When I felt like having some French goat cream cheese yesterday, I realized for the first time in my life how very white it is. I mean, it’s really white. Almost whiter than white. And that’s where it got tricky. When I put that ever so white cube on my white plate, plain white as white plates go, my eyes went blank, they had suddenly stopped transmitting any information, as if they were kind of snow-blinded. I would have needed sunglasses if hadn’t been already dark, we’re talking a late-night snack here… Anyway, I exchanged plates immediately and not only did I choose a very vivid pattern, hand-painted using a lot of turquoise ink, I also looked out for the red cheese cutlery I once bought in France. The morale of the story? It’s the boy scout’s motto: always be prepared.
In all this European, air-conditionless heat, who wants to cook? On the other hand, who wants to eat nothing but salads and sandwiches? Obviously, we are confronted with a dilemma, the worst of dilemmata (notice the correct Ancient Greek plural) I might add, as proper eating is quite crucial to the survival of mankind, don’t you think? Anyway, crucial or not, I can offer not just a solution but the solution: an omelette. It’s easily done, very quick and dirty, it can be seasoned according to personal taste, I myself like to throw in some tomatoe slices and add some garlic for some Mediterranean appeal, and it’s very light and agreeable no matter how high the temperatures go. I know, I should have told you this much sooner, but the next heatwave is already on its way, believe you me.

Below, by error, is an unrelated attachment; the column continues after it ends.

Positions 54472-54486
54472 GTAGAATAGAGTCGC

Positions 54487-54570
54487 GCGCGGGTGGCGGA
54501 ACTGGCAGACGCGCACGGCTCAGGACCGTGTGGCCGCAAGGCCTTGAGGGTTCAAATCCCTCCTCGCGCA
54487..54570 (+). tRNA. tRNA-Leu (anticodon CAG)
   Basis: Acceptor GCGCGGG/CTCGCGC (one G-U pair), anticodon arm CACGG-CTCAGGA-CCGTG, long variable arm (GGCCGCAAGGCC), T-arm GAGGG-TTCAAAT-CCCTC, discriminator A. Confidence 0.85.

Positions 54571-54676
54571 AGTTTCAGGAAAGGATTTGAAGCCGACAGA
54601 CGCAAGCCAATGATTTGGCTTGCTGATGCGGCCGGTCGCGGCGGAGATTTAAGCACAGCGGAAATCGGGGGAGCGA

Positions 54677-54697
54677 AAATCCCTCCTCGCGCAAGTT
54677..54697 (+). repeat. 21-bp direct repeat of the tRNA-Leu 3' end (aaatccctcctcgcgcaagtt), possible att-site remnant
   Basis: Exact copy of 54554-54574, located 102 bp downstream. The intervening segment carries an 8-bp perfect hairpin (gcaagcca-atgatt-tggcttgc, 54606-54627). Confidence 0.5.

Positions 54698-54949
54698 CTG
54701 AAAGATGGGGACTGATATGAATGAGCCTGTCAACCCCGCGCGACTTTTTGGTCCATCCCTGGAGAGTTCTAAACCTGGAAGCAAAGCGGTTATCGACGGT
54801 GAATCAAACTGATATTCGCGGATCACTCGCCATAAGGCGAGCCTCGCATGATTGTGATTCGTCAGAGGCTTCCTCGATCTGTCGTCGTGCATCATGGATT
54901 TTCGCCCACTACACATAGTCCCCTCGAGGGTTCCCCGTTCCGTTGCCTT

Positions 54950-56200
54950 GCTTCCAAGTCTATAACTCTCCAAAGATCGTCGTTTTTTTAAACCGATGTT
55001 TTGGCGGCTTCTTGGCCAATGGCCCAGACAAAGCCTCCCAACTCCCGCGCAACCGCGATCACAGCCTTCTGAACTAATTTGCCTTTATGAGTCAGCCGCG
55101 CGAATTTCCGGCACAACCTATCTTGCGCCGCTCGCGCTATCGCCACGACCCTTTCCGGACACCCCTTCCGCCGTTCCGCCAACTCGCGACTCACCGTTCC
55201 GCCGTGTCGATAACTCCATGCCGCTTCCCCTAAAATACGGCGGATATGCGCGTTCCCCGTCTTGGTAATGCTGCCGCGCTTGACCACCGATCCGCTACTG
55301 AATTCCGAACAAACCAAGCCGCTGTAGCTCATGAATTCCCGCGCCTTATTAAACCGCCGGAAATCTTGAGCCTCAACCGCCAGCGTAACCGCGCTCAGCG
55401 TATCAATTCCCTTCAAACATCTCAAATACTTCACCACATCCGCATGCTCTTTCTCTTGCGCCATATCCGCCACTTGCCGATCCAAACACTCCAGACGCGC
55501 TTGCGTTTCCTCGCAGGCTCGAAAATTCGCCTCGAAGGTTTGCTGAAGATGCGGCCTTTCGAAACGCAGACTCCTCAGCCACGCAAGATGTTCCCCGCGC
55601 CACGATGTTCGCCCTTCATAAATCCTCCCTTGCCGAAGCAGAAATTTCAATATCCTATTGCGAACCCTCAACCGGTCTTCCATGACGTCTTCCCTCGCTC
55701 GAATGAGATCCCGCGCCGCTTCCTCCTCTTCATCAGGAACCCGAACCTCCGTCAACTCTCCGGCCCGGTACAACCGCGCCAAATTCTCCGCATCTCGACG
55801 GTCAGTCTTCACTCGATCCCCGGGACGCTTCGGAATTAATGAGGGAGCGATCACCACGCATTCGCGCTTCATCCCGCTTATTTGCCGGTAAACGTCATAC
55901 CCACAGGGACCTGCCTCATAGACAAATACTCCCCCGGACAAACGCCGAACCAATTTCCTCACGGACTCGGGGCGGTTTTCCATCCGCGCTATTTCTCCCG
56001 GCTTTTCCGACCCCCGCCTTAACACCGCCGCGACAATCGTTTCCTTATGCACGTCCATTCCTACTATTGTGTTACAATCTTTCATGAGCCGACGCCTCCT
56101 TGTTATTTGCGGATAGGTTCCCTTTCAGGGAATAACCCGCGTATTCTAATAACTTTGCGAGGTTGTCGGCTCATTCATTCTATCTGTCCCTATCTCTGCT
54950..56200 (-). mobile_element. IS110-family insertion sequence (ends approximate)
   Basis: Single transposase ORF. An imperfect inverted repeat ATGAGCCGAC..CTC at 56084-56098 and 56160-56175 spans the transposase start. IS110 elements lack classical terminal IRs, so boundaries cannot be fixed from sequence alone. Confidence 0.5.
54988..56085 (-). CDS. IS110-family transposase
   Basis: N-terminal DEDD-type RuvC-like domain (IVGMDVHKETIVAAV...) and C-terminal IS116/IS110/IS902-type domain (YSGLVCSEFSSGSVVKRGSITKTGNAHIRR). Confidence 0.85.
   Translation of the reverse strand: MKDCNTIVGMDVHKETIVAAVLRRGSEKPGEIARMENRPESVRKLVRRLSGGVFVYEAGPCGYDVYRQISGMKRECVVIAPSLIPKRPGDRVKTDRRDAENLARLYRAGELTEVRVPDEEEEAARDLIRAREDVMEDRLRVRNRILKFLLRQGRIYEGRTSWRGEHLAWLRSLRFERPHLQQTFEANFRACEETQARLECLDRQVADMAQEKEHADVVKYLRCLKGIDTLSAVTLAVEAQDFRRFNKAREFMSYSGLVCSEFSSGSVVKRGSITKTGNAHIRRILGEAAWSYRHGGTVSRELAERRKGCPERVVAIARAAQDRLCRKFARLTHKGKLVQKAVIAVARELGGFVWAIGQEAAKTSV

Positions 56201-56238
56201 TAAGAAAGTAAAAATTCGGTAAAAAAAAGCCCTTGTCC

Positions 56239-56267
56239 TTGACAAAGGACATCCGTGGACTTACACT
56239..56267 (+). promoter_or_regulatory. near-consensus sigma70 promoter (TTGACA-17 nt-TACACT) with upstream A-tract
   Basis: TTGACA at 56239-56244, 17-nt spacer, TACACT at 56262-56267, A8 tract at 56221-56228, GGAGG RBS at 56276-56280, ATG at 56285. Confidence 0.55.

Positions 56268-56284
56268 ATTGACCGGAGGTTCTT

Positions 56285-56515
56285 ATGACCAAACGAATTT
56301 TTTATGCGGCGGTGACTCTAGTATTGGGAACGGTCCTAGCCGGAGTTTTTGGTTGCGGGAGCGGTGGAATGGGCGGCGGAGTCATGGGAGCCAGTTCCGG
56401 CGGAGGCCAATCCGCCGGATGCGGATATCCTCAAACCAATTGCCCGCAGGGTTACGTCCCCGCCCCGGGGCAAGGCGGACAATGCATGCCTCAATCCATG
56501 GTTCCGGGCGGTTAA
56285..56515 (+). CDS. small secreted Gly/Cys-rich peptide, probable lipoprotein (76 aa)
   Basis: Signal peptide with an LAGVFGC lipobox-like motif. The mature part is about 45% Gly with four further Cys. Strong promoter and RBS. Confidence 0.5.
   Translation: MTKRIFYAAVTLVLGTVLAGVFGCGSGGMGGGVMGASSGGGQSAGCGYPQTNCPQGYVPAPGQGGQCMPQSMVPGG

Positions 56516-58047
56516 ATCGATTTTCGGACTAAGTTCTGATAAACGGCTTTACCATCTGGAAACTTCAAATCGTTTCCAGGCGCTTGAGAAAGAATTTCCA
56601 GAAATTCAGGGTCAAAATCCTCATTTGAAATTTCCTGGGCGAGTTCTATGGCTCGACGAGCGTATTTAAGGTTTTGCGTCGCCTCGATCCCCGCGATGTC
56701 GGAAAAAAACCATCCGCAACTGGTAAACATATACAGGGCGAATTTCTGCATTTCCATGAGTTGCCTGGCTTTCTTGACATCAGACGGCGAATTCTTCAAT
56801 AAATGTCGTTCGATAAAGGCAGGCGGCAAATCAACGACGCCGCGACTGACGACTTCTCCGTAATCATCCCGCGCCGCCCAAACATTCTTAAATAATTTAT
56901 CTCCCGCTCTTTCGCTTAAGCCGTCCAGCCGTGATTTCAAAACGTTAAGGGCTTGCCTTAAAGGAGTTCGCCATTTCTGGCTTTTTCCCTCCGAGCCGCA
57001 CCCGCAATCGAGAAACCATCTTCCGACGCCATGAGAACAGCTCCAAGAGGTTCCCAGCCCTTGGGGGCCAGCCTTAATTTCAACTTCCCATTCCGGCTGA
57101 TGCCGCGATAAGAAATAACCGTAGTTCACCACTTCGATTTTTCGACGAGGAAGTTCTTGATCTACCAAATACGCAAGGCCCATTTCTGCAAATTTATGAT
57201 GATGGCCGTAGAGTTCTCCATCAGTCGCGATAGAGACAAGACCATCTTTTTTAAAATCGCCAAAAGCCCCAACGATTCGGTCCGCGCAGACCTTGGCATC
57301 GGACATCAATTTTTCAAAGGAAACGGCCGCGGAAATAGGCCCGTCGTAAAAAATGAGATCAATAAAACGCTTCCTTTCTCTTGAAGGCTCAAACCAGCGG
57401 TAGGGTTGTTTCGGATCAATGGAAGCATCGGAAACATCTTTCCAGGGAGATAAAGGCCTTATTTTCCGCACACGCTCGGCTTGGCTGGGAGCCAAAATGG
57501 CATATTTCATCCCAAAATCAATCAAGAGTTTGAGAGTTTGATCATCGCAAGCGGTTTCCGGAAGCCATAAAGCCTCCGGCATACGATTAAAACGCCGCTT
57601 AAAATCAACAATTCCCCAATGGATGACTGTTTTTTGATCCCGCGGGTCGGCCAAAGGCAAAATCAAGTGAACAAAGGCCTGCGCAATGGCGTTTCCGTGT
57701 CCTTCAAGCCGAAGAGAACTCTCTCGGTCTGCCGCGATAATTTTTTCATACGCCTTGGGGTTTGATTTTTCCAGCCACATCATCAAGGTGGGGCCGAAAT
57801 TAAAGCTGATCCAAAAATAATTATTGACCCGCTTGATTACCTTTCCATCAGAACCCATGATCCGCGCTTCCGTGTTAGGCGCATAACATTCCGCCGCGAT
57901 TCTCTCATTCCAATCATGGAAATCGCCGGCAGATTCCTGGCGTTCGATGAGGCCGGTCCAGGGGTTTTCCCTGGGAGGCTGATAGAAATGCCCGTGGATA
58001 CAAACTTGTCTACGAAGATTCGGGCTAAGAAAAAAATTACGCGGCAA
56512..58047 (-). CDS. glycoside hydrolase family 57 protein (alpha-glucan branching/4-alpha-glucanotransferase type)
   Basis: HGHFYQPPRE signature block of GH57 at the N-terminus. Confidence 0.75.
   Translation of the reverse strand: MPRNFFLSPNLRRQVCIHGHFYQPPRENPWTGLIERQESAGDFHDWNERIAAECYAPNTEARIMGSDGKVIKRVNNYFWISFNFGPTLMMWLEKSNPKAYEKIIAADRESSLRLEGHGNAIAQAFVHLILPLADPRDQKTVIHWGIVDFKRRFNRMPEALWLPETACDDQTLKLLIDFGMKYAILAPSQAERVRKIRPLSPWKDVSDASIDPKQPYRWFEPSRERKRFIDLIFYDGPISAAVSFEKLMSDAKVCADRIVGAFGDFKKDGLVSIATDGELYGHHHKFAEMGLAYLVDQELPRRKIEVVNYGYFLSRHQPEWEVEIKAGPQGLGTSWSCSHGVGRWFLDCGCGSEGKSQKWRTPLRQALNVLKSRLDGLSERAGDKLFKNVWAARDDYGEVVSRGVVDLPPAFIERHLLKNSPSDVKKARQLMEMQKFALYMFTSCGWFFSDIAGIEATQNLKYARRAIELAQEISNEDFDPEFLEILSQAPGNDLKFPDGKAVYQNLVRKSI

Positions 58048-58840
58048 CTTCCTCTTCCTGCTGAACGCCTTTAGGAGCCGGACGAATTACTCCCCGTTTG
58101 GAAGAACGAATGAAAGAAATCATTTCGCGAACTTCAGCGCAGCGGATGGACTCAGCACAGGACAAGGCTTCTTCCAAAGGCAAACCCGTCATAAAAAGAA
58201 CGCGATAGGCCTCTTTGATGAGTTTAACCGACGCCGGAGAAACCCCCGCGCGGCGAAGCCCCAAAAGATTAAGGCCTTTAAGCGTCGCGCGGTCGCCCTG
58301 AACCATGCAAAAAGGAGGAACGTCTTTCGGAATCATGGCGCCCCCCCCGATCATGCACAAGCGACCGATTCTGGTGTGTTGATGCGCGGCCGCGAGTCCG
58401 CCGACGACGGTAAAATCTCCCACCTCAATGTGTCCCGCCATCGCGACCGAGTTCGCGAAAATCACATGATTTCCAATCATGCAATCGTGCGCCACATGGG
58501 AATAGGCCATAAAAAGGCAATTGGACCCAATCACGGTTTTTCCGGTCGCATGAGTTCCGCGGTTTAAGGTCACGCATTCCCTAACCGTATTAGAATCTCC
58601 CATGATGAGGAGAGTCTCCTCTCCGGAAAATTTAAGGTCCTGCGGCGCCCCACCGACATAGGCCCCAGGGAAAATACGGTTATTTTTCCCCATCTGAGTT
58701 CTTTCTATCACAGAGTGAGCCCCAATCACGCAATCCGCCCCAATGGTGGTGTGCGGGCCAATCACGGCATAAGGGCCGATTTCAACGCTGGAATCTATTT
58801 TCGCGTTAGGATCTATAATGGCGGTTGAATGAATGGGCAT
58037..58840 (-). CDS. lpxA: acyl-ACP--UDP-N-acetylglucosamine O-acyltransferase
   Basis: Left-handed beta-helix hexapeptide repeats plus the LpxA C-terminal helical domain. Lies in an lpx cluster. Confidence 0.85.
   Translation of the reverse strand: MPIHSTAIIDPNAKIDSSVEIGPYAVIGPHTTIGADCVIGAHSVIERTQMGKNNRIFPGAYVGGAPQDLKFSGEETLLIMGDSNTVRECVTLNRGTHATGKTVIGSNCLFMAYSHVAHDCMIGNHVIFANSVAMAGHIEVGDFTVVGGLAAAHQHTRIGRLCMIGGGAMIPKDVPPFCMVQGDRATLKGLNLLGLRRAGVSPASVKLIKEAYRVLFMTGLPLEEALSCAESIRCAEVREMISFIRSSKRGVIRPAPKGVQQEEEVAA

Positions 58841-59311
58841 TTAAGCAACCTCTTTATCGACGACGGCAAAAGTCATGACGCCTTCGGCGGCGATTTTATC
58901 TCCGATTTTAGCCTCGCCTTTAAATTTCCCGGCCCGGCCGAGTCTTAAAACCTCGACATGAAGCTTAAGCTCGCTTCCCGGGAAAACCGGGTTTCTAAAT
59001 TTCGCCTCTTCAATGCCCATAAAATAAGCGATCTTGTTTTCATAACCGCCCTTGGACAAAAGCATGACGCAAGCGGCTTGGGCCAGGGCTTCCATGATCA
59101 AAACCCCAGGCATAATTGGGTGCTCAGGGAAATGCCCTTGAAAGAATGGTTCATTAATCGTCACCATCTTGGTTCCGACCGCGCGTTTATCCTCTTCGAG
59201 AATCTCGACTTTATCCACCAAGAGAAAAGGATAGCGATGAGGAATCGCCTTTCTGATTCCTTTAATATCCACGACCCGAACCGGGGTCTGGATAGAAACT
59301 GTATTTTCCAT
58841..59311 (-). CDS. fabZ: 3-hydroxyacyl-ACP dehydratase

39 degrees Celsius, this could be the name of a new diet. I’m serious. “The 39 Degrees Celsius Diet.” This summer’s day inspired me to it. Who wants to eat something out of an oven when you feel like being stuck in one yourself? Who wants ice cream for dessert that will melt on its way to your place at the beautifully set table in the garden just to ruin the festive atmosphere? Who wants red wine that just won’t uphold its cellar temperatures but cannot be served with ice cubes, either? Nobody. Consequently, we decided to skip all meals until temperatures will reach again some agreable 25 degrees or so, and judging by today’s weather forecast, that will probably be some day in late September. Well, what can I say, we’ll be ever so slim by then…
When you are supposed to put rosemary on a cake, you know it’s going to be different from your usual hazelnut extravaganza. Truth be told, this fine herb was the only exceptional ingredient of this recipe, all the rest, puff pastry, plums, sugar, cinnamon, and quince jelly, sounds rather familiar, doesn’t it? But once you’ve put the plums casually on the puff pastry and sprinkled the rosemary on it, your eyes won’t believe it’s not butter, sorry, they won’t believe it’s not pizza. Only when it’s out of the oven and into your mouth, its case is closed. It’s cake. No doubt. A very yummy, very Mediterranian cake. If you want to challenge your eyes, do try this at home!